I don't remember much discussion about the price after the peak, more of how the price would rise as we approach the peak. And I think it is fair to claim that the peak was indeed passed in conventional oil. All areas in Frank' picture except North America are stable or declining.

Fracking did change the picture, but as far as I understand it, it is a poor source of energy with low EROI, even ignoring the damage it causes. I suspect it will be up there with Soviet ideas about turning around rivers among examples of late imperial hubris.

I have some vague recollection of whale oil (or was it whale bone?) having wild swings in price after the peak. So that would fit, if I remember it correctly.

by fjallstrom on Fri Apr 24th, 2020 at 12:03:26 PM EST
I'm not sure whale oil fits since, if my memory serves, that was mostly driven by investment cost compared to price. Here we have a clear demand collapse, coupled with the fact that the vast majority of oil traders can't actually physically receive it. The weirdness of fracking on the other hand is that the whole industry was never profitable, their investment horizon is something like three years and heavily frontloaded, yet they just keep pumping.
by generic on Fri Apr 24th, 2020 at 12:45:45 PM EST
[ Parent ]
Whaling, I am thinking more that after the peak you still have whalers but they are catching less. So parts of the market needs to move to other resources, and also whalers needs to move if they can't sell and catch. That might give wilder swings of the price as you move between high price, then some industries change because they can't get whale products, price falls and some whalers leave, price gets high and some industries change etc. Don't think I remember any negative prices, but then again they probably didn't have as advanced financial tools.

Fracking reminds me a bit of some silver mines in northermost Sweden in Sweden's Great power era. They never ran a profit, but in accordnace with the economic theories of the time they didn't really have to. Even though the state paid out more silver in coins then the silver the state earned it was in the mercantilistic model considered a success because they were digging up silver, and accumulation of nobel metals is the way to get rich. As the Great power era ran out, so did the support for unprofitable silver mines.

by fjallstrom on Fri Apr 24th, 2020 at 01:52:54 PM EST
[ Parent ]
I have a 10 gallon gasoline container built into my car, and I will fill it up as soon as the gas station offers to pay me to do so. Honestly, though, I don't think the meters on their pumps can calculate negative prices.

Also it will be interesting to see how those small, flexible fracking companies recover from bankruptcy. One expects the US government to bail them out as usual...

by asdf on Sun Apr 26th, 2020 at 12:53:19 AM EST
That would be outrageous if they bailed out fracking companies.  I don't see any justification for it.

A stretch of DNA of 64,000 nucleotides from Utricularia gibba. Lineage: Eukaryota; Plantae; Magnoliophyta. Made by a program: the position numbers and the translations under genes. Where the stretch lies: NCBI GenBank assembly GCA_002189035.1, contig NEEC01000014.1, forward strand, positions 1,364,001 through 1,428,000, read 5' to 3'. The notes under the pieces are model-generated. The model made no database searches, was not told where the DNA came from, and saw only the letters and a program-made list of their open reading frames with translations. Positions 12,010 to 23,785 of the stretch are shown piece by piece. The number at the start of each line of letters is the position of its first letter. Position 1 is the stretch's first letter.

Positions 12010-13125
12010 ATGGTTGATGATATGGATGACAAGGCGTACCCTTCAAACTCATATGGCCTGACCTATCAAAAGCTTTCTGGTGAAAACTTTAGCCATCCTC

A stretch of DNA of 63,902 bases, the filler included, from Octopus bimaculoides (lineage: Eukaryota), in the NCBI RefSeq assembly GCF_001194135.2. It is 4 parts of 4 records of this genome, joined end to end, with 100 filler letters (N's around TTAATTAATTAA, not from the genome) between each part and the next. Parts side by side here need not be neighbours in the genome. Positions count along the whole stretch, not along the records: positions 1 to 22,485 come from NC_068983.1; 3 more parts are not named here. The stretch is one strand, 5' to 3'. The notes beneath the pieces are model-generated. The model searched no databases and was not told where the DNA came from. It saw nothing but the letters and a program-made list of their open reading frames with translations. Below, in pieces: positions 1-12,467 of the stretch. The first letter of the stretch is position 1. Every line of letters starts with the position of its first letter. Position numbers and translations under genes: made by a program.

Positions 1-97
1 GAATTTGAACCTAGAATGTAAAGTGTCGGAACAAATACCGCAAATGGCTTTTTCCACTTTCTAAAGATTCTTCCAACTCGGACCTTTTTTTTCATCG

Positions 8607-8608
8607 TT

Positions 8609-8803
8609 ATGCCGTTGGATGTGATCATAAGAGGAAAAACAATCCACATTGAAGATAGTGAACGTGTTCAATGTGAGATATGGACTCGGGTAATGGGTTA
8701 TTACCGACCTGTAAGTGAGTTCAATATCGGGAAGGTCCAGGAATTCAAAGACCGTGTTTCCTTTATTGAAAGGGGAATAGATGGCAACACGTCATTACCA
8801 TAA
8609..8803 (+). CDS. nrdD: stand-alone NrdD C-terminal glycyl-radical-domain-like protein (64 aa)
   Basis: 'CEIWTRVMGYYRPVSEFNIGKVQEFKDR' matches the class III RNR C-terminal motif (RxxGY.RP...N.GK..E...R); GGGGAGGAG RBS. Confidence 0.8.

by wchurchill on Sun Apr 26th, 2020 at 08:23:38 PM EST
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"Subsidies."

Of course it may not happen. Which would be good.

by ThatBritGuy (thatbritguy (at) googlemail.com) on Tue Apr 28th, 2020 at 05:03:40 PM EST
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I expect the bulk of the fracking and shale players will be swallowed by the big boys, except for those already closely associated with the bigs such as Halliburton.  I expect the standard procedure will be the fracking/shale company filing a Chapter 11 bankruptcy with a prepackaged liquidation plan in which one of the big oil companies buys the assets and the creditors are left to carve up the funds from that sale.  Once the bigs have soaked up all these assets, they'll run to Congress for a bailout to "save the US oil and gas industry" because they have the political clout to do so.
by rifek on Sat May 9th, 2020 at 02:58:34 PM EST
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Very interesting thoughts.  We'll see,,,,
by wchurchill on Sat May 9th, 2020 at 05:24:29 PM EST
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by Oui on Mon May 11th, 2020 at 09:57:04 PM EST
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Indeed, I was a peak-oiler, in fact I followed Jérôme from the Oil Drum to Eurotrib.
I have never been afraid to be wrong, nor embarassed about changing my opinion when better information emerges. Like many, I indulged in wishful thinking : already very conscious of global warming, an early physical peak of oïl extraction was an appealing element of a "solution".

However, resource exhaustion is - traditionally, historically - a driver of societal and civilizational collapse. What we need is something new : a renouncement, a voluntary choice of harder options, a rapid transition to a sustainable future. That would be a sign of maturity... I keep hoping.

The stone age didn't end for lack of stones.

It is rightly acknowledged that people of faith have no monopoly of virtue - Queen Elizabeth II

by eurogreen on Tue Apr 28th, 2020 at 07:51:40 AM EST
"The stone age didn't end for lack of stones."  It seems to have ended with better tools, use of a variety of materials, innovation and human ingenuity,,,amongst other things I'm sure.

Oil will likely suffer the same fate.  The cost of drilling, storing and transporting will likely make oil the high cost option.  Other technologies will win out due to lower costs, cleaner use, etc.

by wchurchill on Fri May 1st, 2020 at 05:54:18 AM EST